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In August 2011, I delivered a lecture titled Everything is Everything as part of the amazing Fuller Terrace Lecture Series in Halifax, Nova Scotia.

That night’s theme was The Nature of Things, and I thought it the perfect opportunity to distill the messages of my undergraduate thesis, transforming them into more accessible and whimsical language and visuals.

Fuller Terrace Lectures recently updated their archives, including the entirety of the 2011 season. Please enjoy my lecture, and check out the others too!

Daniel Rotsztain The Nature of Things from Fuller Terrace Lecture Series on Vimeo.

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Karen Stintz announced the proposed OneCity transit plan today.

Awesome.

Using a language of unity rather than a false suburbs downtown divide. This is one system, one region, the efficiency of downtown routes directly effects the suburban.

Best of luck to the fine people of toronto, may they be protected from divisive politics and incompetent leadership

When I passed University Avenue on the Dundas 505 streetcar west yesterday evening, I looked north, and for the first time appreciated Queen’s Park’s night-time illumination.

The building is lit subtly, four points of light highlighting the edges of its geometric roof. It accentuates Queen’s Park’s architectural features, and quietly announces its commanding presence over the street.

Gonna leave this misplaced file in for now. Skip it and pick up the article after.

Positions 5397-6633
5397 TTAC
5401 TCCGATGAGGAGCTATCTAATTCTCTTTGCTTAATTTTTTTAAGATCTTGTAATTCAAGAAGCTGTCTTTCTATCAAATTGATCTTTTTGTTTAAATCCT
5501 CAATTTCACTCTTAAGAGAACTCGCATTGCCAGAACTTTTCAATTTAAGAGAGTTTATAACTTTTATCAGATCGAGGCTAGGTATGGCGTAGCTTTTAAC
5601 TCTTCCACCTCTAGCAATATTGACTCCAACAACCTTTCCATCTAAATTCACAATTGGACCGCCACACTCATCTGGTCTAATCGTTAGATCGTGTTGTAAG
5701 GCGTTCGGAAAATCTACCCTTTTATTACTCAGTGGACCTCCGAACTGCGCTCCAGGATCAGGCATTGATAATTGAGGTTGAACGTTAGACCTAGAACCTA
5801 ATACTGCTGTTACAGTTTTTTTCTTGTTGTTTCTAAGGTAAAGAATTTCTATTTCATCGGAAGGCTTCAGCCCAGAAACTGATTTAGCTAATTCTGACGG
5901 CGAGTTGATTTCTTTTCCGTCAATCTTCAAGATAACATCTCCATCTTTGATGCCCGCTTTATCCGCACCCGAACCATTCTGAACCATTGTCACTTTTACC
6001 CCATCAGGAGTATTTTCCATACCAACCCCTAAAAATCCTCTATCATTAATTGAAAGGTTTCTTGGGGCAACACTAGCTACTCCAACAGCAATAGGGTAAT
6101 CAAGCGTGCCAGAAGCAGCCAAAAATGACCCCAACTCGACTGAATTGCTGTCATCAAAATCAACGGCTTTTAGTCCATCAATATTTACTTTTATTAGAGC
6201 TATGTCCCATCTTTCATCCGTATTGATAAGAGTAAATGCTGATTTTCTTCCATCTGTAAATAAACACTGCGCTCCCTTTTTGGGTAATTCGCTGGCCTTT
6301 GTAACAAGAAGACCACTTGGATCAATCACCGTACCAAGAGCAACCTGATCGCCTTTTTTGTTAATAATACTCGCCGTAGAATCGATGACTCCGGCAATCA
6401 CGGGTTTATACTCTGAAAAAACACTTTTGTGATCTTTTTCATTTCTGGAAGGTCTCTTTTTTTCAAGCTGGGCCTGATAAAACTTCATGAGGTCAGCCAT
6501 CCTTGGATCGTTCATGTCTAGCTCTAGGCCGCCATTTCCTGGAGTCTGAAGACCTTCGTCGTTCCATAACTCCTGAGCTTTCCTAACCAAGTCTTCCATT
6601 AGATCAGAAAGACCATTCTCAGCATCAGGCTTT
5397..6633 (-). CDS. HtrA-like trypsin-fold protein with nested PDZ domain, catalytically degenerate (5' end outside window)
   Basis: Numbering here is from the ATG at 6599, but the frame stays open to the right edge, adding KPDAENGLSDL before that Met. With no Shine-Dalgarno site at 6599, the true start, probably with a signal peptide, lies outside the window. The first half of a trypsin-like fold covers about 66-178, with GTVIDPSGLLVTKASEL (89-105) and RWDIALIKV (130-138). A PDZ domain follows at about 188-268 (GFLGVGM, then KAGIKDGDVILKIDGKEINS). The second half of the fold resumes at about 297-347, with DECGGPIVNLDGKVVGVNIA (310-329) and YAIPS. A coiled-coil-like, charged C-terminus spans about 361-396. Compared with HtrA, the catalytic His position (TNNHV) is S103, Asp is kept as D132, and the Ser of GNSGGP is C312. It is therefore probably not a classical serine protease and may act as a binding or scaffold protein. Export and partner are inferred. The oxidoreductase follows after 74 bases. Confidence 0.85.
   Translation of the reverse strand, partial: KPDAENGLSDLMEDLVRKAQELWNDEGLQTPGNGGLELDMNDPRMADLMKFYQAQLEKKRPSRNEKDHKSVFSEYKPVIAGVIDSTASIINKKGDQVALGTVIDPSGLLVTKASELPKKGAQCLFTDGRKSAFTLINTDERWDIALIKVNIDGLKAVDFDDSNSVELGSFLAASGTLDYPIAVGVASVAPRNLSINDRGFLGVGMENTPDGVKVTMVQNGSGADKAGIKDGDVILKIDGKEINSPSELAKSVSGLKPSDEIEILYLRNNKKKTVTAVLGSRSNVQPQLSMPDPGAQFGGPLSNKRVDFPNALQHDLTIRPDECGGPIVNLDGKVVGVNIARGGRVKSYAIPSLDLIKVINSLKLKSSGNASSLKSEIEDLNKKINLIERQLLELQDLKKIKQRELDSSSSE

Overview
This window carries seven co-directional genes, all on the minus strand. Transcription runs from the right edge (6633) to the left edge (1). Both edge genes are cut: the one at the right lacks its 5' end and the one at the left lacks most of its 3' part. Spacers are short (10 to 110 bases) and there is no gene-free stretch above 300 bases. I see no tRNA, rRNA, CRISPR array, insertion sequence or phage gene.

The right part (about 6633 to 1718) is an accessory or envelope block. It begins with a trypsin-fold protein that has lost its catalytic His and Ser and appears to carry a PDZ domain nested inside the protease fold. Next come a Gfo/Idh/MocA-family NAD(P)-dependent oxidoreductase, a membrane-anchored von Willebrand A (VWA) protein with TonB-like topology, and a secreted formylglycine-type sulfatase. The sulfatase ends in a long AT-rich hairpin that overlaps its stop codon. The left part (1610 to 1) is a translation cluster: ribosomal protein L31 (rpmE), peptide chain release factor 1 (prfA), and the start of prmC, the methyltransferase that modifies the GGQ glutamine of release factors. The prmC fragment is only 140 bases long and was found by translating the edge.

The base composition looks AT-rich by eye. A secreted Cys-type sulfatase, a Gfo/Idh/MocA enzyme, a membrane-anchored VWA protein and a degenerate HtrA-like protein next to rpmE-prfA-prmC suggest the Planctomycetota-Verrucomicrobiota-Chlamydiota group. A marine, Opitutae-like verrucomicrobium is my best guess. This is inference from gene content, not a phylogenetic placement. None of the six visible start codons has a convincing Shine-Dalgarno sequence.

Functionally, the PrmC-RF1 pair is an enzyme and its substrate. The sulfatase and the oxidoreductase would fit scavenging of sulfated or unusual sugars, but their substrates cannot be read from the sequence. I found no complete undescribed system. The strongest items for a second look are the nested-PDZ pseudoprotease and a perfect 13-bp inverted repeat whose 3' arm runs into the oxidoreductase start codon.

The lighting of Queen’s Park solidifies University Avenue’s status as Toronto’s grand boulevard, a street deserved of such a beautiful anchor point. It brings a cohesiveness to the night time street scene, as University Avenue’s traffic islands, adorned with dignified  statues and grand parades, lead gracefully toward the nobly lit structure.

A city needs symbolic design features such as these. As a complex and dissonant place, there needs to be grand, simple landscapes that all Torontonians can identify with (read Kevin Lynch’s Image of the City for more on this). University Avenue is a rare moment of Canadian confidence and exuberance expressed in its urban design. It reminds me of the grand boulevards of South American cities, like Buenos Aires’ 9 de Julio Avenue, which, with its remarkable 16 lanes, is similarly anchored by grand structures, in Buenos Aires’ case, obelisks.

Back in Toronto, the Dundas streetcar passed University Avenue and continued west, past the AGO, and through Chinatown, crossing Spadina Avenue.

Spadina, like University Avenue, is a grand boulevard. The street’s width is enormous, and its traffic boulevards, this time supporting the transit right-of-ways adorn Spadina with an impressive prestige.

But as the streetcar crossed Spadina, I looked north, and noticed that the beautiful University of Toronto building at 1 Spadina Crescent was left unlit, invisible in the darkness of the night.

It would be so simple to light it like Queen’s Park. If the University of Toronto were to light 1 Spadina Crescent to showcase its beauty at night, it would transform the feel of Spadina; it would make the street feel regal, and raise its status as the city’s other grand boulevard.

A simple urban design move would catapult Spadina Avenue into Toronto’s collective mind, establishing it as a strong anchor point of orientation and an undeniable image of our city.